Honeywell brings UAM fuel cell expertise in-house
After setting up a business dedicated to urban air mobility, and opening a dedicated R&D lab, Honeywell has now acquired the assets of fuel cell manufacturer Ballard Unmanned Systems.
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Photo Credit: Honeywell
It was reported in October that Honeywell International (Charlotte, N.C., U.S.) has acquired the key intellectual property, inventory and equipment of Ballard Unmanned Systems (Southborough, Mass., U.S.), which designs and produces stored-hydrogen proton exchange membrane fuel cell systems that power unmanned aerial systems (UAVs), and has taken on its team of fuel-cell experts.
According to Honeywell, fuel cells use the chemical energy of hydrogen or another fuel to cleanly and efficiently produce electricity. Unmanned aerial systems powered by fuel cells can fly longer distances, are quiet and have zero greenhouse gas emissions.
Ballard Unmanned Systems' fuel cell power systems are said to be able to run up to three times longer than batteries and are five times more reliable than small engines. Furthermore, unlike traditional gas engines that have carbon emissions, they use hydrogen.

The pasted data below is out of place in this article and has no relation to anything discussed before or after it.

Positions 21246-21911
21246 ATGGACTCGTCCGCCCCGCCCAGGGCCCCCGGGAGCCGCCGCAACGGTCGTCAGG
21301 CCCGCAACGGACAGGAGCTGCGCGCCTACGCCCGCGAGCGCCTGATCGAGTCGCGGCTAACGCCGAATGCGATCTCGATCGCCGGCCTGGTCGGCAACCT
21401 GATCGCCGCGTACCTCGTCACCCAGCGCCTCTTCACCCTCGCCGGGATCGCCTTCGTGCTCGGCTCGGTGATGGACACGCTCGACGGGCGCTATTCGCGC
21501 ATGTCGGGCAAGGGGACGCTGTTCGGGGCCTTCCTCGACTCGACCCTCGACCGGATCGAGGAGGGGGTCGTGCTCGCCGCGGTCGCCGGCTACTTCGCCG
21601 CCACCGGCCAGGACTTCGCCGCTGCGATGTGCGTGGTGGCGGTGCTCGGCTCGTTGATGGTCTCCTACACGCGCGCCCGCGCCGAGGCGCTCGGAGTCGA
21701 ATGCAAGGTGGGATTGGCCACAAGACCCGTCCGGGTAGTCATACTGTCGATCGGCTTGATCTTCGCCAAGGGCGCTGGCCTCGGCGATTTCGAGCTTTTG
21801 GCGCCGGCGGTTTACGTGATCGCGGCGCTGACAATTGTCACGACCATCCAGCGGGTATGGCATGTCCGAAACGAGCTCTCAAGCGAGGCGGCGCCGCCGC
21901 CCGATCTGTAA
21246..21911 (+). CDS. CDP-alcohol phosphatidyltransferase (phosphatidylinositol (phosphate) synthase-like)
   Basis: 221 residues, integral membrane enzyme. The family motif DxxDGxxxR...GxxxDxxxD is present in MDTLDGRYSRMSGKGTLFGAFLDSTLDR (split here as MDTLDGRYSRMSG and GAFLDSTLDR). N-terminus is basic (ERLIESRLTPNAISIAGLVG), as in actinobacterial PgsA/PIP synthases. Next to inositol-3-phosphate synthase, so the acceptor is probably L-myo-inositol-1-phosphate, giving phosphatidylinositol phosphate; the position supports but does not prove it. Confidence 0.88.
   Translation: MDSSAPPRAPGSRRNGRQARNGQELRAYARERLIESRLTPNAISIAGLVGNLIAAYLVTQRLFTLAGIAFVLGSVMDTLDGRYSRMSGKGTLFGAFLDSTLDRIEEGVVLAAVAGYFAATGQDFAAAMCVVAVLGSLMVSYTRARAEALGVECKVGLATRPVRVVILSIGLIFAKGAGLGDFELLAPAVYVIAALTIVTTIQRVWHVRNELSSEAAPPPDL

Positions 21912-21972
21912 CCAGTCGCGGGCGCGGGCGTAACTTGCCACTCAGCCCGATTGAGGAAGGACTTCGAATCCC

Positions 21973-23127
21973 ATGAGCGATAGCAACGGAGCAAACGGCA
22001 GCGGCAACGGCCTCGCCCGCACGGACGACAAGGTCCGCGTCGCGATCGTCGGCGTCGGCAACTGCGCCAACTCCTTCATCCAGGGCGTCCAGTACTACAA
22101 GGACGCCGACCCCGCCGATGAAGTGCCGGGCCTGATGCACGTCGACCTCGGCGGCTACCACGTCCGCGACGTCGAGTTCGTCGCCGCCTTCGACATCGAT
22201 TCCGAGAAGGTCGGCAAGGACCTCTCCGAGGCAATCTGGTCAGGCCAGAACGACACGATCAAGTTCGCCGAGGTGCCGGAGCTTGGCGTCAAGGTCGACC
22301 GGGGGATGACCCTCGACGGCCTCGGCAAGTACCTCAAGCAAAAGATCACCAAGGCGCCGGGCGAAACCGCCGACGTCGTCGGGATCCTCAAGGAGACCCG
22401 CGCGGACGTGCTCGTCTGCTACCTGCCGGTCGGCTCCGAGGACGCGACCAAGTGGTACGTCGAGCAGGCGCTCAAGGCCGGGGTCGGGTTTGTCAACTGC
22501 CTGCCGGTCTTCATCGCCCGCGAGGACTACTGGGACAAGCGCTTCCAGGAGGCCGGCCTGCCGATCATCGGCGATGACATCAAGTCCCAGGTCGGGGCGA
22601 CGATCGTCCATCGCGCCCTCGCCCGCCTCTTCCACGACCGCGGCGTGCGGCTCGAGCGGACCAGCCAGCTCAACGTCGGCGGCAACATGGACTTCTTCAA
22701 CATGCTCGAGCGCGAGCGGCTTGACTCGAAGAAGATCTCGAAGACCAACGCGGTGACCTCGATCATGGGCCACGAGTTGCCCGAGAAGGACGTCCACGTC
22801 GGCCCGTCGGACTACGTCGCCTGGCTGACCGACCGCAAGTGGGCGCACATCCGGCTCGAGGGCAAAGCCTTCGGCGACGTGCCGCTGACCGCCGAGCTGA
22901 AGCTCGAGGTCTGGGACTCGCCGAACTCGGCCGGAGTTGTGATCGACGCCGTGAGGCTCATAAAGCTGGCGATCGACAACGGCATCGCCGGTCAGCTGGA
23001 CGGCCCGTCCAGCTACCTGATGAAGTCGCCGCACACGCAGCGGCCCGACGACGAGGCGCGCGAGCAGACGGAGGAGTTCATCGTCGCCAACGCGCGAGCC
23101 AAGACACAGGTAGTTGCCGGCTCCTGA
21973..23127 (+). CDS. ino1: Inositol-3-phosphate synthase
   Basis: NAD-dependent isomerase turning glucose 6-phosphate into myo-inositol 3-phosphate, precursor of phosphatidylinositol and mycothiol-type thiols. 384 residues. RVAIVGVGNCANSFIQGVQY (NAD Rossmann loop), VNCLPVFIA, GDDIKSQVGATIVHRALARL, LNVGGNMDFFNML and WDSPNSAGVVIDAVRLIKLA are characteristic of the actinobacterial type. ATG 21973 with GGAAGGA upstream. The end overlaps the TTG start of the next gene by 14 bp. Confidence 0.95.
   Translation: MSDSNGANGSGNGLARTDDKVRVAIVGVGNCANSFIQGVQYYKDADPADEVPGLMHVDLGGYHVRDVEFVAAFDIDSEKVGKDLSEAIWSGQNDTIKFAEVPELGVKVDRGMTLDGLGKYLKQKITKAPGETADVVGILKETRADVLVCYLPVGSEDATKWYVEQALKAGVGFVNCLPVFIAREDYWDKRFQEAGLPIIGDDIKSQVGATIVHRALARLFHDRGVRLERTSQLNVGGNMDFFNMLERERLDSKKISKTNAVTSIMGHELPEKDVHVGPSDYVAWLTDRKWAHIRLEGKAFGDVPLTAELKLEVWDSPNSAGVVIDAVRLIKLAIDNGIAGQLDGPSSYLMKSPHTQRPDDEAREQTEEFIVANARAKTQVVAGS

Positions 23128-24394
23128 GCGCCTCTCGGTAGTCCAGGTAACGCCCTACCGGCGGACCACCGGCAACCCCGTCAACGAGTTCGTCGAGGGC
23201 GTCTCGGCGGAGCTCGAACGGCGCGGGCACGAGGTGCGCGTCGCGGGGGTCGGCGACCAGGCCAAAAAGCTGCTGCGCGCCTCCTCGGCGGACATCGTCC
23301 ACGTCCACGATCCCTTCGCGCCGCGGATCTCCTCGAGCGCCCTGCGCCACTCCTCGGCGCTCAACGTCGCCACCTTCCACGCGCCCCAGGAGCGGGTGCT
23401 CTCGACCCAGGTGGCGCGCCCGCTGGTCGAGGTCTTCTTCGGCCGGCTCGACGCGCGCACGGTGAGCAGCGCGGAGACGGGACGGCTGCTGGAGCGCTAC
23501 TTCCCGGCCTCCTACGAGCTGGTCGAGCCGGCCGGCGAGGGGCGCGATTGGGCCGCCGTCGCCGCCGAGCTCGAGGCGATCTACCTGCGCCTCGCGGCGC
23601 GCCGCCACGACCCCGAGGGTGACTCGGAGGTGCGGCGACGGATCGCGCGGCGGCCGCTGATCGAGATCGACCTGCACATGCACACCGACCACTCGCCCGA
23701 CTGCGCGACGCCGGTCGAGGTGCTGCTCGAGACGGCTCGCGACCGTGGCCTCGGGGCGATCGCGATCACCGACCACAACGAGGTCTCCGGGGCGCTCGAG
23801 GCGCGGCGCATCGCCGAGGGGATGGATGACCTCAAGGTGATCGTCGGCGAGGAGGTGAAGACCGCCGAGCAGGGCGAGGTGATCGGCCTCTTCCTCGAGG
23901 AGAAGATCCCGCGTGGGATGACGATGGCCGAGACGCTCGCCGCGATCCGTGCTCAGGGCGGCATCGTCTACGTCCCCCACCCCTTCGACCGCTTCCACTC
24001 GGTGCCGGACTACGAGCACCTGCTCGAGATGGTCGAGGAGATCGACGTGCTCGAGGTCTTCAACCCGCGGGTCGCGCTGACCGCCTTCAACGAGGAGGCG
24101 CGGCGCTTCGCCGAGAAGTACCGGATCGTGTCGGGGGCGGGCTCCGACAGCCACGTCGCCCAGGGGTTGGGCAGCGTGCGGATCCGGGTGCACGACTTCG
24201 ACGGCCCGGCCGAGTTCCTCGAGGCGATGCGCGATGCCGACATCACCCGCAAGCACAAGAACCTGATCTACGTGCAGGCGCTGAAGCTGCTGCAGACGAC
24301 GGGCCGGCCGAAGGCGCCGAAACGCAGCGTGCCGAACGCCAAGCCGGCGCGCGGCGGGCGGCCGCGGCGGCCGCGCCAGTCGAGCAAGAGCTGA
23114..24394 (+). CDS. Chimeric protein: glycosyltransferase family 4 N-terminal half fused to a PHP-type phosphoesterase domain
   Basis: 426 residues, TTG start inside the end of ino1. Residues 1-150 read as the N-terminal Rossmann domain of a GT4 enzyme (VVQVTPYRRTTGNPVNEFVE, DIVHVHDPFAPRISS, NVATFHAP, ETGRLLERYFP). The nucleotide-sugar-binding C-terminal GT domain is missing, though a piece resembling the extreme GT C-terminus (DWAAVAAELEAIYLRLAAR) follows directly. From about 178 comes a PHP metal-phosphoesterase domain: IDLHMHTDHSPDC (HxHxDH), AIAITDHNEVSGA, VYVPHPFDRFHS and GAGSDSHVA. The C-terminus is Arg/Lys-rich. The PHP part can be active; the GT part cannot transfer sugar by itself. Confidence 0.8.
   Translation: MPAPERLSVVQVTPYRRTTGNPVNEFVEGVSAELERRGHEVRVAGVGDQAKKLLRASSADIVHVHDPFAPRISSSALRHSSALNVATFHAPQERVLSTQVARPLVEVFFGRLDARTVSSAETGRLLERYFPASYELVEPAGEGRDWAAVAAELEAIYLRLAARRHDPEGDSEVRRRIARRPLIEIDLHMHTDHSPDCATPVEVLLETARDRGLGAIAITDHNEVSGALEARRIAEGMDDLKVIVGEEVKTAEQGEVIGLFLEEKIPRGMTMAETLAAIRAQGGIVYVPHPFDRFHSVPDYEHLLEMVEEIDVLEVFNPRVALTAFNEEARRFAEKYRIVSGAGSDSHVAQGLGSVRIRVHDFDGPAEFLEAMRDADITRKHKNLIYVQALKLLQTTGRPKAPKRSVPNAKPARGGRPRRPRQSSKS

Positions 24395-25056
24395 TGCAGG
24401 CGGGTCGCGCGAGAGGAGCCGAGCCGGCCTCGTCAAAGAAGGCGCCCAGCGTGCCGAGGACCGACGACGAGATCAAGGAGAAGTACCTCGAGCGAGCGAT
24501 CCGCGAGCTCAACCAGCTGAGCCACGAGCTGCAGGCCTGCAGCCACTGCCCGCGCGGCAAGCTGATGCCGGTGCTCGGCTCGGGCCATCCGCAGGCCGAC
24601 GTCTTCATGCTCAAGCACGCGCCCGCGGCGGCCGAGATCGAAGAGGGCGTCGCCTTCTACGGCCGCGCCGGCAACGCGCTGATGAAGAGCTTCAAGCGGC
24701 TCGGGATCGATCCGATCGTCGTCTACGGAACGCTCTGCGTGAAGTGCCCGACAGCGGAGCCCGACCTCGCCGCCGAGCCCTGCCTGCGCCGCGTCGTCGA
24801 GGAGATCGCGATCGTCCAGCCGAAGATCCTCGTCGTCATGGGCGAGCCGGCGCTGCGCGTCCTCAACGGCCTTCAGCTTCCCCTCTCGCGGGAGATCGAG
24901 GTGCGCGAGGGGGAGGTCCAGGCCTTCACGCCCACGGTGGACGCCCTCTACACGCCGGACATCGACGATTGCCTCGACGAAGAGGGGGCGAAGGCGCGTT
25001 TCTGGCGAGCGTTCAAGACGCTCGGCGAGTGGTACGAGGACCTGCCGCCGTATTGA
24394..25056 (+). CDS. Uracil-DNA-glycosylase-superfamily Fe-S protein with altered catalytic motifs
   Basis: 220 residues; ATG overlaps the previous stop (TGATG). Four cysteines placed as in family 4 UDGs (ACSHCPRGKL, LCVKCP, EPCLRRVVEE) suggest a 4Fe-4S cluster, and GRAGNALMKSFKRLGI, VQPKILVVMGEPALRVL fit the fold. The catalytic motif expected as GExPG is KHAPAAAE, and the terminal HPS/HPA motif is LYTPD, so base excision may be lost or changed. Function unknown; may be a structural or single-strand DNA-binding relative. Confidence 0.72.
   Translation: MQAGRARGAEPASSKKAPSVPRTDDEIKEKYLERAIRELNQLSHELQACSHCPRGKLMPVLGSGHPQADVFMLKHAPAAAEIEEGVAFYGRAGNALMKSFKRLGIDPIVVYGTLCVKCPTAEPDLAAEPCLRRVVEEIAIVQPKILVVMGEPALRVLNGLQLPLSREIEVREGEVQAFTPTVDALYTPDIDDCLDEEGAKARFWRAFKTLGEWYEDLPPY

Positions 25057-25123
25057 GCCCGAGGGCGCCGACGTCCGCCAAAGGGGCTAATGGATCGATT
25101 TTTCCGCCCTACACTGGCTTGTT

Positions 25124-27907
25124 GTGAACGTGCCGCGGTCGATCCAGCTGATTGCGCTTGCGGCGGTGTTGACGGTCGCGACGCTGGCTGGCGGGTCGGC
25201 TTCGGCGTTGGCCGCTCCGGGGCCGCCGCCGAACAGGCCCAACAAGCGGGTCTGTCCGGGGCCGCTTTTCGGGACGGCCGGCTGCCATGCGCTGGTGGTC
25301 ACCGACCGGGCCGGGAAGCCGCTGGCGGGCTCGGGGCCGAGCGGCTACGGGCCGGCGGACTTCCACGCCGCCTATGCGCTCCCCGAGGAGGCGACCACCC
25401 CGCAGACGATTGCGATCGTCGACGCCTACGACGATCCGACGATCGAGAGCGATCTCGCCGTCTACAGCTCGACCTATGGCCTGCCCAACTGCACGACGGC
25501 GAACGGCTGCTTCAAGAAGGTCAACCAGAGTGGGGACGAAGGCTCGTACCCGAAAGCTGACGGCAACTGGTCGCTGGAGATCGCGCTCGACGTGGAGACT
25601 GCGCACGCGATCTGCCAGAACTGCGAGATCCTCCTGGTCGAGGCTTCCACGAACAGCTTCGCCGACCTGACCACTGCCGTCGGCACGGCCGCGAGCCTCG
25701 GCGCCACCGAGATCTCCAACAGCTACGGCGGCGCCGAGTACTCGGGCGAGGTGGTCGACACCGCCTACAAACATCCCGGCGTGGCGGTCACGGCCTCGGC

With the added capabilities of Ballard Unmanned Systems, Honeywell intends to introduce a family of fuel cell power systems for a variety of unmanned aerial system (UAS) vehicles. Honeywell will also collaborate with Ballard Power Systems on broader aviation applications.
Honeywell offers certification expertise as well as a full line of avionics, propulsion and operational systems for unmanned aircraft and UAM vehicles. In June, the company launched a business dedicated to UAS and UAM. Additionally, in September, Honeywell opened a new research and development lab to demonstrate the company's technological capabilities in both hardware and software for the UAS and UAM markets.
"Adding Ballard Unmanned Systems to the Honeywell family is another example of our commitment to invest in the growing UAS segment," says Mike Madsen, president and chief executive officer, Honeywell Aerospace. "We can now begin producing top-quality, scalable power systems for our UAS customers and eventually adapt these systems for other future aerospace, defense and adjacent segment applications."
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